Thanks everyone for comments. I’ll definitely make a trip to Shakhari Bazaar and Karwan bazaar basti (if it is still there) next time I’m in Dhaka.

    Bonbibi, please tell us more about these Kolkata kids with social conscience. I’d be interested to know if something like that can be replicated in Dhaka.

    I’ll definitely watch Swapnabhoomi at the earliest chance. I didn’t mean to be judgemental in my point 6. As I said, that trip was 8 years ago. It wouldn’t surprise me if a lot has changed in the meantime.

    Probshee, looking forward to comparing notes.:)

    Jalal, the problem with going to DU is that amra bod hoy ekhon sir-der dole chole gesi.:(

  9. Kamal said, on January 10, 2008 at 8:08 pm

    Do all of the above — but do NOT do the unthinkable: do NOT stay here permanently. It’s a horribly unliveable country. That is why all you guys are there and not here!

    Best wishes to all of you.

  10. Bonbibi said, on January 11, 2008 at 3:20 pm

    Jyoti, here’s more on the education I got in Kolkata – one steeped not just in gaining more facts about the world and learning the art of analysis but one where I was also taught how to think about the society we live in and find tangible ways to make it more equitable.

    My school principal was a leader in this domain and what she strived to do was bring about awareness amongst children going to the elite English medium schools of Kolkata.

    She is the person who sentitised me to rural and impoverished peoples’ lives and concerns (albeit those of West Bengal but completely comparable to the Bangladeshi situation). She did this by deciding that all the students attending her Loreto Sealdah (LS) school would have to go to villages.

    For this she picked a group of villages in Poilan (about 2 hours from Kolkata by bus) and decided that from class 5 onwards all her school students were to go there once a month. We were divided into 4 groups, group 1 going there in week 1 and passing down what they had taught to group 2 who went there in week 2, etc. It was a very well organise system where LS school teachers were involved and had to once a week sit with their students and make charts and organise the classes their students would be teaching the village children. Class 5 students taught the KGs, class 6 students the class 1s, etc.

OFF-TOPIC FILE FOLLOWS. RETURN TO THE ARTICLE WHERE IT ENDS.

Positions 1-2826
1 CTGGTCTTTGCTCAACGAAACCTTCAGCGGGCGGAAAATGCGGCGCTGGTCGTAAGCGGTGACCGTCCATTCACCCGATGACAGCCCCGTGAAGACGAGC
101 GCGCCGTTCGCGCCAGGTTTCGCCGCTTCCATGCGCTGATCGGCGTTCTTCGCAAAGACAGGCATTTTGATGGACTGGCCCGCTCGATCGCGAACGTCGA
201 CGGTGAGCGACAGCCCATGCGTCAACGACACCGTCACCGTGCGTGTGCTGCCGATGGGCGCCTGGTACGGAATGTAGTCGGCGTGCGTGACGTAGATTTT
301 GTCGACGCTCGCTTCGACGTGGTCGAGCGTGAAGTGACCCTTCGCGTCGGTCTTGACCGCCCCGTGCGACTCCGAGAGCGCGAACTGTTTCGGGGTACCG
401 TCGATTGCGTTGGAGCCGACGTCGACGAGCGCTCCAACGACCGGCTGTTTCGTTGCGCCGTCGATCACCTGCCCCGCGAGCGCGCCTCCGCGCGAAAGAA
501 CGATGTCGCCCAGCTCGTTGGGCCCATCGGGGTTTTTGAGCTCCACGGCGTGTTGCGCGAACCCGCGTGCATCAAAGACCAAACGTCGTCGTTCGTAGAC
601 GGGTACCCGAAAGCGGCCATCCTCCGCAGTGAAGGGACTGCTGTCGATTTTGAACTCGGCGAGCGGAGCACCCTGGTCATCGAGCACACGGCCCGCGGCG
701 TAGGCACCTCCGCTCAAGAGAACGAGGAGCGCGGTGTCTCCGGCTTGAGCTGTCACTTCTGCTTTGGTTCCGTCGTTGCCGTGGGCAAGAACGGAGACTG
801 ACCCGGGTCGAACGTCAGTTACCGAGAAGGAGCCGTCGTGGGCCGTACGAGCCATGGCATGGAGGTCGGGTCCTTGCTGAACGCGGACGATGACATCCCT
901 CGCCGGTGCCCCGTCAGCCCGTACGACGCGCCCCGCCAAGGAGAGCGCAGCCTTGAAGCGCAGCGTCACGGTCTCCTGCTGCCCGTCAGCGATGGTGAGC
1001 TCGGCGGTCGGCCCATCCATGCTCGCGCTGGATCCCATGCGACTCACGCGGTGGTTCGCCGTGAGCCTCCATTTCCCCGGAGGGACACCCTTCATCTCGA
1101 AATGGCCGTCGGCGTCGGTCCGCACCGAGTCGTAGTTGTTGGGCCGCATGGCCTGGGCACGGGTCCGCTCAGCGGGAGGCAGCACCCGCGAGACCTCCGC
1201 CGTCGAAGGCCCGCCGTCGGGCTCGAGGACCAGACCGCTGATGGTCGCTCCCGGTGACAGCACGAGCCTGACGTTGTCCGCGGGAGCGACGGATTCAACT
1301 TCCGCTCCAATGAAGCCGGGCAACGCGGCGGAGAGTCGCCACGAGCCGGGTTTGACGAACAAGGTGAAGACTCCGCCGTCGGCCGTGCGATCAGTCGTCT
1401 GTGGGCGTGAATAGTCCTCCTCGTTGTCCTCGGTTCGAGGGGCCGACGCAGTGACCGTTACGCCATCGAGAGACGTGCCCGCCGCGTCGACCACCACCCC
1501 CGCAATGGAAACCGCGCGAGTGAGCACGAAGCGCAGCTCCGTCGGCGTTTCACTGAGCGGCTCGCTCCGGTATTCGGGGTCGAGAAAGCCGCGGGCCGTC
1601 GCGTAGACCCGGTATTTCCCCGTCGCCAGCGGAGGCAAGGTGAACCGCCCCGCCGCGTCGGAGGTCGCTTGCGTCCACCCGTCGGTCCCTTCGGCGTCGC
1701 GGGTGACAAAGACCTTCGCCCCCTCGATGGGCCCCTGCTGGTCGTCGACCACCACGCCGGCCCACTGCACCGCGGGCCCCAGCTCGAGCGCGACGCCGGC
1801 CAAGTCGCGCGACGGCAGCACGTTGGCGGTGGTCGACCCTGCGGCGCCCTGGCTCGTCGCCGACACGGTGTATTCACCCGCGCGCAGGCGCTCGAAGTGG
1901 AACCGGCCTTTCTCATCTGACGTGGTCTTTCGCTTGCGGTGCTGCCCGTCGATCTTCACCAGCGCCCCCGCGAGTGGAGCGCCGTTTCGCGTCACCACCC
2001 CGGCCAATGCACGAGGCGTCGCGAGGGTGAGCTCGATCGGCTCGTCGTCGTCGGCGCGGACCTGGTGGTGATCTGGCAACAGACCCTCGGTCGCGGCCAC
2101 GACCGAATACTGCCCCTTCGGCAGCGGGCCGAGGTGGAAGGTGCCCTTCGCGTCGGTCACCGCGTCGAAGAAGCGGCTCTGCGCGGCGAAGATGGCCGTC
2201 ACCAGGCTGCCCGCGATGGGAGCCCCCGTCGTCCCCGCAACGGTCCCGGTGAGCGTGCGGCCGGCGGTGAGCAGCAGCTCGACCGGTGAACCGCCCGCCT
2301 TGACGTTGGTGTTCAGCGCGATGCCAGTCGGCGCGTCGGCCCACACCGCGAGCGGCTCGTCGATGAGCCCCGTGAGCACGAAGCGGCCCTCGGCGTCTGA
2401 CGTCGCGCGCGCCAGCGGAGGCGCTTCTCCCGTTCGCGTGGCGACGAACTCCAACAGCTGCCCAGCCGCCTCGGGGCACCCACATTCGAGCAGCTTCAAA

Once a year, we also organised a big science exhibition with the different pupils of all the village schools, and once the exhibition was up their teachers, parents and family were welcome to visit – which they would in the thousands!

    Going to the village to teach was mandatory and our principal used to make parents sign forms before accepting their children into her school when they came for admissions. Also, she started taking 50% students who couldn’t affort to pay LS fees. And, with the elite 50% who wanted to get admitted she refused to put 4 year old through admission tests and organised a lottery so that who entered her school was not something determined by your fathers’ bank balance, your parents’ genealogy (btw, i was horrified to learn that to get in some Dhaka elite schools you have to provide your family tree!!!) or your mothers’ fame.

    We, her students became active in raising social issues and started all sorts of campaigns – one day we were cleaning streets, another day planting trees, raising awareness about the Tianamen Sq revolution through posters stuck around our school, etc.

    When the media visited our school, she would make them interview us!! Her aim was to make us responsible citizens and many of us have kept the fire she ignited and a lot of my schoolmates have gone into jobs to do with social work or have kept a social conscience.